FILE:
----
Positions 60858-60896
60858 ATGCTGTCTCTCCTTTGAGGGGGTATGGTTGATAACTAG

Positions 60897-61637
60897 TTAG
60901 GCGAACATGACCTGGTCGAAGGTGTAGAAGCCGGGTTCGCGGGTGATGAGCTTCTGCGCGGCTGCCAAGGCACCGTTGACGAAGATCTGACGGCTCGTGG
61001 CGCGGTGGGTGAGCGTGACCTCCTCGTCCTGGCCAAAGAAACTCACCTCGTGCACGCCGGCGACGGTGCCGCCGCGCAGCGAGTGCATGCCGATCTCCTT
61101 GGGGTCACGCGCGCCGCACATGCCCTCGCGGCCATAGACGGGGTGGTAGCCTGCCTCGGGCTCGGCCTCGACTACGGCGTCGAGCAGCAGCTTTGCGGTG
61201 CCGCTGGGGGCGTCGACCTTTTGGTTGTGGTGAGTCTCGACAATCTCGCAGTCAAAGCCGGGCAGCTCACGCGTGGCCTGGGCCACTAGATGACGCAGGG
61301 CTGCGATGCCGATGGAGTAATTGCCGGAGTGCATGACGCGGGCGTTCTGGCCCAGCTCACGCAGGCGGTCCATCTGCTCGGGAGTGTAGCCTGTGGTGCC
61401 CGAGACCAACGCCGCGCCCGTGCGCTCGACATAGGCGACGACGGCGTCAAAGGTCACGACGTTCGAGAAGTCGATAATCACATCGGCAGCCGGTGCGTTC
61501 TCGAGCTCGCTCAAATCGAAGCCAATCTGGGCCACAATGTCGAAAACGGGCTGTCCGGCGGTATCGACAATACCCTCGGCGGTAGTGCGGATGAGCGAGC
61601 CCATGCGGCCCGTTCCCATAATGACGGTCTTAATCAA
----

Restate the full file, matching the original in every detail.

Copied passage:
Positions 60858-60896
60858 ATGCTGTCTCTCCTTTGAGGGGGTATGGTTGATAACTAG

Positions 60897-61637
60897 TTAG
60901 GCGAACATGACCTGGTCGAAGGTGTAGAAGCCGGGTTCGCGGGTGATGAGCTTCTGCGCGGCTGCCAAGGCACCGTTGACGAAGATCTGACGGCTCGTGG
61001 CGCGGTGGGTGAGCGTGACCTCCTCGTCCTGGCCAAAGAAACTCACCTCGTGCACGCCGGCGACGGTGCCGCCGCGCAGCGAGTGCATGCCGATCTCCTT
61101 GGGGTCACGCGCGCCGCACATGCCCTCGCGGCCATAGACGGGGTGGTAGCCTGCCTCGGGCTCGGCCTCGACTACGGCGTCGAGCAGCAGCTTTGCGGTG
61201 CCGCTGGGGGCGTCGACCTTTTGGTTGTGGTGAGTCTCGACAATCTCGCAGTCAAAGCCGGGCAGCTCACGCGTGGCCTGGGCCACTAGATGACGCAGGG
61301 CTGCGATGCCGATGGAGTAATTGCCGGAGTGCATGACGCGGGCGTTCTGGCCCAGCTCACGCAGGCGGTCCATCTGCTCGGGAGTGTAGCCTGTGGTGCC
61401 CGAGACCAACGCCGCGCCCGTGCGCTCGACATAGGCGACGACGGCGTCAAAGGTCACGACGTTCGAGAAGTCGATAATCACATCGGCAGCCGGTGCGTTC
61501 TCGAGCTCGCTCAAATCGAAGCCAATCTGGGCCACAATGTCGAAAACGGGCTGTCCGGCGGTATCGACAATACCCTCGGCGGTAGTGCGGATGAGCGAGC
61601 CCATGCGGCCCGTTCCCATAATGACGGTCTTAATCAA